Wintergreens bloom in the month of August and can grow to a maximum height of 6 inches and one foot in width.

The soil needs to be fertile with an acidic pH. The plant has also won the Award of Garden Merit from the Royal Horticultural Society.

5. Rhododendron And Azalea

Rhododendrons and Azaleas come in all colors and sizes. Their color palette includes white, yellow, pink, orange, red, purple, and blue, and their flowerets come in all sizes too.

Rhododendron And Azalea

They will live well in partial to full shade and bloom during the summer and spring seasons. The tall shrubs can grow up to six to fifteen feet and ninety centimeters to four and a half meters in width. The acidic soil must be fertile, rich, and well-drained but regularly watered.

6. Sweet Woodruff

The plant has white, star-shaped, fragrant flowers and dark green leaves. It is very easy to grow. It is a low-maintenance plant that requires periodic mowing with a fast growth rate.

Sweet Woodruff

It can grow up to six to 12 inches tall and 9 to 18 inches wide. Its blooming season is spring. It likes to grow in partial to full shade with any pH soil.

7. Meadow Anemone

This plant is commonly found across woodland areas. It has erect flowers with a yellow center and dense, textured green leaves.

Meadow Anemone

It has a fast growth rate, meaning it will hide the pine needles underneath it very nicely within a few months. Furthermore, it does not require much maintenance.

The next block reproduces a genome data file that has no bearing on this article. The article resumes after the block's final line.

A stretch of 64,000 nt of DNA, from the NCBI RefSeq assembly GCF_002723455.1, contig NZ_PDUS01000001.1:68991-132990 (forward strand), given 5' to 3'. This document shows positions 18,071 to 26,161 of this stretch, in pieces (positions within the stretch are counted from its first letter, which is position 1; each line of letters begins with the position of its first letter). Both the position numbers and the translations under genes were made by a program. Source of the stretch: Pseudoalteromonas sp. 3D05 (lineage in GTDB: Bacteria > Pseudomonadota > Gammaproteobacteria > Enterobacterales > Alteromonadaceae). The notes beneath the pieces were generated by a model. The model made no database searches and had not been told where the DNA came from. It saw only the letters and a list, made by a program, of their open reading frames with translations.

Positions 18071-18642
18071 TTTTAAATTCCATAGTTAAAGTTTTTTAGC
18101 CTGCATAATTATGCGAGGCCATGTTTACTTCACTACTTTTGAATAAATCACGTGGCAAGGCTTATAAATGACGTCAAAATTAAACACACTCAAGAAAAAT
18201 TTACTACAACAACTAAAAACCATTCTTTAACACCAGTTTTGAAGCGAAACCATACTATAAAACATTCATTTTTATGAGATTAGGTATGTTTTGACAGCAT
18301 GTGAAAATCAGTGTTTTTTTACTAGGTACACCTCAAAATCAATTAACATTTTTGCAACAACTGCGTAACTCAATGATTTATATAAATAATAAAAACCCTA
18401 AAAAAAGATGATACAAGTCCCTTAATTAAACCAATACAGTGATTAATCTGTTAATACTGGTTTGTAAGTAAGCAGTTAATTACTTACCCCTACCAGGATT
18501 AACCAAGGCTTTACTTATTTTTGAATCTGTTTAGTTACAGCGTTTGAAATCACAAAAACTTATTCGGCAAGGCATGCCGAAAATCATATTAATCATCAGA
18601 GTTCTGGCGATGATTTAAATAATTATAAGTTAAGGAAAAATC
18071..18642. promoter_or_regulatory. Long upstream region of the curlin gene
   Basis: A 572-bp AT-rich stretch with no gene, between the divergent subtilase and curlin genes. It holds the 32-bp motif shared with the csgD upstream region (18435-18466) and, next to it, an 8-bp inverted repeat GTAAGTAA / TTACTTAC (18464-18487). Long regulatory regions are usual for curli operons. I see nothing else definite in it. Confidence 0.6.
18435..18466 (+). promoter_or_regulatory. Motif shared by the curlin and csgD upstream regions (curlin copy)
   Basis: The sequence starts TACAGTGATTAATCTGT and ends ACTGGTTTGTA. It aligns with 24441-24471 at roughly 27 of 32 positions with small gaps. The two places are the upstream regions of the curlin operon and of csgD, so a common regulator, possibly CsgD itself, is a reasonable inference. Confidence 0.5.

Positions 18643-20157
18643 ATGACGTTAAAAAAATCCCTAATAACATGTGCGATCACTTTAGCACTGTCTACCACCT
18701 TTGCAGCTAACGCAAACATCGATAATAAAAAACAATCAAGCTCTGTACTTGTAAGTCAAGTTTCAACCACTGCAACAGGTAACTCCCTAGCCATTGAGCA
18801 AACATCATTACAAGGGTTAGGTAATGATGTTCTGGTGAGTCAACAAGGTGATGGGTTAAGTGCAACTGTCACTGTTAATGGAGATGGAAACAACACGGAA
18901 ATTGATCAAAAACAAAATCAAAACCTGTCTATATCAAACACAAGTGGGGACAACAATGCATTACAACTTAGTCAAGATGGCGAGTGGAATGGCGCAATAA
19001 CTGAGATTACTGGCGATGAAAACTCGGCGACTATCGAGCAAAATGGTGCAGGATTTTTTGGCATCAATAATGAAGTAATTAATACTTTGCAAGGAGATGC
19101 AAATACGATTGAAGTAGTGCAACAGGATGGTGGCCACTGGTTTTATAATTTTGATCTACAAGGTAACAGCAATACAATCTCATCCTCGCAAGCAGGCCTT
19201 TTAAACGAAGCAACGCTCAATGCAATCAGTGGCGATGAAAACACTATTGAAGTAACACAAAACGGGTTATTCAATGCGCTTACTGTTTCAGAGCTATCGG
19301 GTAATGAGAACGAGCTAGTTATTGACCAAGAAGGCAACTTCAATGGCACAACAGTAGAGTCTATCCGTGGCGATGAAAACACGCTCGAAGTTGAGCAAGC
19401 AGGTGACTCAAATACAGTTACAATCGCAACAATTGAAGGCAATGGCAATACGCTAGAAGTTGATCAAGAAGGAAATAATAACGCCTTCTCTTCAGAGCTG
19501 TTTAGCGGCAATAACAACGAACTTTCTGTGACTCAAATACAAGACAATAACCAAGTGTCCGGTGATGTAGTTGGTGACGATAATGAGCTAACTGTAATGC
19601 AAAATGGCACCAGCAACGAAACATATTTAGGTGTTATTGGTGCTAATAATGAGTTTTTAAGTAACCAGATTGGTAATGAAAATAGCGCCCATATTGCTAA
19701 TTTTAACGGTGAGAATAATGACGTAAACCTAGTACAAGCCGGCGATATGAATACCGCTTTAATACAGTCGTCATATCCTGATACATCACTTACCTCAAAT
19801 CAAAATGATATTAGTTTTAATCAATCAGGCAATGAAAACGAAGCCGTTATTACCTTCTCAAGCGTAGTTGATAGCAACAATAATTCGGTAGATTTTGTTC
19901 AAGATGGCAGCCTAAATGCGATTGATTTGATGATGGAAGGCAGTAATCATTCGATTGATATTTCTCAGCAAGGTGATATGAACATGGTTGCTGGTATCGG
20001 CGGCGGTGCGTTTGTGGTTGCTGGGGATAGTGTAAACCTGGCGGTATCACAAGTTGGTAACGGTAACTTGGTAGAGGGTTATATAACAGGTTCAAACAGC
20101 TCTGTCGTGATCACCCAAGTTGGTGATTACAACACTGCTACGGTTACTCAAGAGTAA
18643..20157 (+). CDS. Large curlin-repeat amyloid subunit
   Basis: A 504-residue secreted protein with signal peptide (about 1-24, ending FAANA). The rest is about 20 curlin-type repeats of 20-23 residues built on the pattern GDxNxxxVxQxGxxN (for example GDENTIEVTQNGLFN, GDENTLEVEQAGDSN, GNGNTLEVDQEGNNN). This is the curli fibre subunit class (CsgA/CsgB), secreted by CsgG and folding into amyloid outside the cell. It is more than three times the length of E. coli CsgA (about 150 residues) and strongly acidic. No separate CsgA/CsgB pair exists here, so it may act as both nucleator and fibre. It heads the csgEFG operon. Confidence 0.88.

Its blooming season starts from mid-spring and continues till early summer. It requires moderately fertile, well-drained soil with a pH ranging between mild alkaline to mildly acidic.

8. Lady Fern

Lady fern is commonly found in woodland areas and pine forests. Its light to medium green foliage is triangular and finely bifurcated.

Lady Fern

The plant looks equally beautiful at a distance as it does close by. It has been bestowed with the Award of Garden Merit from the Royal Horticultural Society.

It lives well in partial to full shade in fertile but constantly damp soil with a neutral to acidic pH.

9. Jacob’s Ladder

These blue, bell-shaped flowers have stems of about 10 to 12 inches. It has compound leaves that have flowers on, too.

Jacob’s Ladder

The plant is low maintenance. Its blooming season starts room late April and continues till mid or late May. It grows best in moist soil with a slightly acidic or neutral pH.

10. Fox Glove

Fox gloves, also known as goblin gloves, witches’ gloves, and dead men’s bells, are pinkish-purple flowers with dark spots on the rim. They can grow to be as tall as two meters. It has oval-shaped leaves and can be found commonly in woodland areas.